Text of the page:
"Tell me and I forget. Show me and I remember. Involve me and I understand."
One's understanding of network protocols can often be greatly deepened by "seeing protocols in action" and by "playing around with protocols" - observing the sequence of messages exchanges between two protocol entities, delving down into the details of protocol operation, and causing protocols to perform certain actions and then observing these actions and their consequences. This can be done in simulated scenarios or in a "real" network environment such as the Internet. The Java applets in the textbook Web site take the first approach. In these Wireshark labs, we'll take the latter approach. You'll be running various network applications in different scenarios using a computer on your desk, at home, or in a lab. You'll observe the network protocols in your computer "in action," interacting and exchanging messages with protocol entities executing elsewhere in the Internet. Thus, you and your computer will be an integral part of these "live" labs. You'll observe, and you'll learn, by doing.
The basic tool for observing the messages exchanged between executing protocol entities is called a packet sniffer. As the name suggests, a packet sniffer passively copies ("sniffs") messages being sent from and received by your computer; it will also display the contents of the various protocol fields of these captured messages. For these labs, we'll use the Wireshark packet sniffer. Wireshark is a free/shareware packet sniffer (a follow-on to the earlier Ethereal packet sniffer) that runs on Windows, Linux/Unix, and Mac computers. The Wireshark labs below will allow you to explore many of the Internet most important protocols.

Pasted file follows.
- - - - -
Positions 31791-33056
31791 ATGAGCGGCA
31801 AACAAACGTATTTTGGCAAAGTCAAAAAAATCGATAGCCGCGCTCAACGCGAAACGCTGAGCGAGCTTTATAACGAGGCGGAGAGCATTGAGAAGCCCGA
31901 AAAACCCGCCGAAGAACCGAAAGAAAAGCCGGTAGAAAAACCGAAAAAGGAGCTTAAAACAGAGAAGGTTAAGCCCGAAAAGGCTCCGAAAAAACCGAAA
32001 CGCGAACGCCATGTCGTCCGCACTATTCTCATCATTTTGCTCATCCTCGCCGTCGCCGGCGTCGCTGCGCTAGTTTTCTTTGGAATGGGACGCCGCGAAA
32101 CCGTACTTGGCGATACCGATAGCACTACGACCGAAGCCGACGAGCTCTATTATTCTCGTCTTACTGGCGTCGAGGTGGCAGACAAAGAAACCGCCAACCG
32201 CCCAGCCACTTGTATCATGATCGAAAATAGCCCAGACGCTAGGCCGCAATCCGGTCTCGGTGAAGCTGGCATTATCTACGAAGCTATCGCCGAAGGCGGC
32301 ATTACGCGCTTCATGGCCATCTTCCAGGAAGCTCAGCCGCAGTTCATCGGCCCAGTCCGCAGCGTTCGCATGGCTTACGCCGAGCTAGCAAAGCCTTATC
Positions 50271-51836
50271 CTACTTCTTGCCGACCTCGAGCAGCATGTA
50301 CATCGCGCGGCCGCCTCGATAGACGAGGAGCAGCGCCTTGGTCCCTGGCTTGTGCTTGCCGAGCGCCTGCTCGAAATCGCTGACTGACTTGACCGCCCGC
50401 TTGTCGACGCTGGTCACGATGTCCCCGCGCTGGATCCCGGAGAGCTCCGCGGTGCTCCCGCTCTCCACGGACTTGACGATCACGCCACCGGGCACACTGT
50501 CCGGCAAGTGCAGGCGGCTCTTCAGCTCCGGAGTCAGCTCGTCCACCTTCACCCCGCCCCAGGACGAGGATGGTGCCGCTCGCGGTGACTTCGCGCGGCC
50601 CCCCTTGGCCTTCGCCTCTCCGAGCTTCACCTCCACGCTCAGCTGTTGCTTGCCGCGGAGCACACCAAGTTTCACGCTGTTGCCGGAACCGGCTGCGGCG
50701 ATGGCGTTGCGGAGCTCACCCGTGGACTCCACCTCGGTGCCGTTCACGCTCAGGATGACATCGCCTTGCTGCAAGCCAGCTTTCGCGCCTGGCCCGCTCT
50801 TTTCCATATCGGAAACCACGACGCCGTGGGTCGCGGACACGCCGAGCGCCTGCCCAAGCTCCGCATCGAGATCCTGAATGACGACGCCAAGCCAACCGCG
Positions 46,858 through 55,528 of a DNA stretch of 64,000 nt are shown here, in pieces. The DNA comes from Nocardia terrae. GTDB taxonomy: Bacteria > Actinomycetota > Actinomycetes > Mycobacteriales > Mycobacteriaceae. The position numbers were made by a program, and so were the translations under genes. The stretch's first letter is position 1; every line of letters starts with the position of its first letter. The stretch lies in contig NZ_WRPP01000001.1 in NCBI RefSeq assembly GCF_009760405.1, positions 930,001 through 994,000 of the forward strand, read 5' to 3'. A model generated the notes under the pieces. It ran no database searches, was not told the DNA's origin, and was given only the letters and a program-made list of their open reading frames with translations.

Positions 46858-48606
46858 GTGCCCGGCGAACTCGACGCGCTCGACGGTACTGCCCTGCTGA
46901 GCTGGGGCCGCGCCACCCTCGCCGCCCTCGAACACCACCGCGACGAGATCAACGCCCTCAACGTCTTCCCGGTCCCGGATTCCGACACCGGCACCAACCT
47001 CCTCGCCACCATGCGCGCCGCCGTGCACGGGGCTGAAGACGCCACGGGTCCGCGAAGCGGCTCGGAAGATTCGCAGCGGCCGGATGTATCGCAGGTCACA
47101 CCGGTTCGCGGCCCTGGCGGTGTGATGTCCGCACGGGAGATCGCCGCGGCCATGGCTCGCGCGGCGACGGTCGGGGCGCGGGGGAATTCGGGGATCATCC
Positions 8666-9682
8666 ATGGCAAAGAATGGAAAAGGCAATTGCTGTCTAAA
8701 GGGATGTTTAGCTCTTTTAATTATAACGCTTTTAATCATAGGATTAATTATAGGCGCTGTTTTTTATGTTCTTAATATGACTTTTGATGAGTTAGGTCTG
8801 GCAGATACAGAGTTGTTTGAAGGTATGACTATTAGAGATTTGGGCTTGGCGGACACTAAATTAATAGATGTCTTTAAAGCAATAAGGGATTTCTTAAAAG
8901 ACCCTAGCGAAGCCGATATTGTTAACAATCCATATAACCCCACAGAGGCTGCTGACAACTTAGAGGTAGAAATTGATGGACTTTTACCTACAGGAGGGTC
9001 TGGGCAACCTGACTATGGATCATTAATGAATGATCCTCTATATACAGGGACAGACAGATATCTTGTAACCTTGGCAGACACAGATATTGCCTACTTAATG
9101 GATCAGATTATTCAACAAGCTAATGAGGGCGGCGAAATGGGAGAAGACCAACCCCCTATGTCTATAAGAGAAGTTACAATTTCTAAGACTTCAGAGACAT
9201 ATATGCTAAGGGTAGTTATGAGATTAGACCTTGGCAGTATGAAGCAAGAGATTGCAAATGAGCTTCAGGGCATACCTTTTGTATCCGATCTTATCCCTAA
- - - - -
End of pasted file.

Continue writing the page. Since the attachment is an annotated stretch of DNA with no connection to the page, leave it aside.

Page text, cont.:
We're making these Wireshark labs freely available to all (faculty, students, readers). They're available in both Word and PDF so you can add, modify, and delete content to suit your needs. They obviously represent a lot of work on our part. In return for use, we only ask the following:
- If you use these labs (e.g., in a class) that you mention their source (after all, we'd like people to use our book!)
- If you post any labs on a www site, that you note that they are adapted from (or perhaps identical to) our labs, and note our copyright of this material.
The version 8.1 Wireshark labs have been significantly modernized and updated in 2021, and come with new Wireshark traces files taken in 2021. Click on the links below to download a Wireshark lab on the given topic.
|Lab topic||8th ed.||8th ed.||7th ed.|
|Getting Started||8.1 (Word)||8.0 (PDF, Word)||7.0 (PDF, Word)|
|HTTP||8.1 (Word)||8.0 (PDF, Word)||7.0 (PDF, Word)|
|DNS||8.1 (Word)||8.0 (PDF, Word)||7.01(PDF, Word)|
|TCP||8.1 (Word)||8.0 (PDF, Word)||7.0 (PDF, Word)|
|UDP||8.1 (Word)||8.0 (PDF, Word)||7.0 (PDF, Word)|
|IP||8.1 (Word)||8.0 (PDF, Word)||7.0 (PDF, Word)|
|NAT||8.1 (Word)||8.0 (PDF, Word)||7.0 (PDF, Word)|
|DHCP||8.1 (Word)||8.0 (PDF, Word)||7.0 (PDF, Word)|
|ICMP||8.0 (PDF, Word)||7.0 (PDF, Word)|
|Ethernet and ARP||8.0 (PDF, Word)||7.0 (PDF, Word)|
|802.11 WiFi||8.0 (PDF, Word)||7.0 (PDF, Word)|
|SSL (currently being updated to TLS)||8.0 (PDF, Word)||7.0 (PDF, Word)|
|Trace files(new trace files for 8.1; same trace files for 7, 8.0)||wireshark-traces-8.1.zip||wireshark-traces.zip||wireshark-traces.zip|
These Wireshark labs are copyright 2005-2021, J.F. Kurose, K.W. Ross, All Rights Reserved.
Last update to labs: June 4, 2020
Comments welcome: email@example.com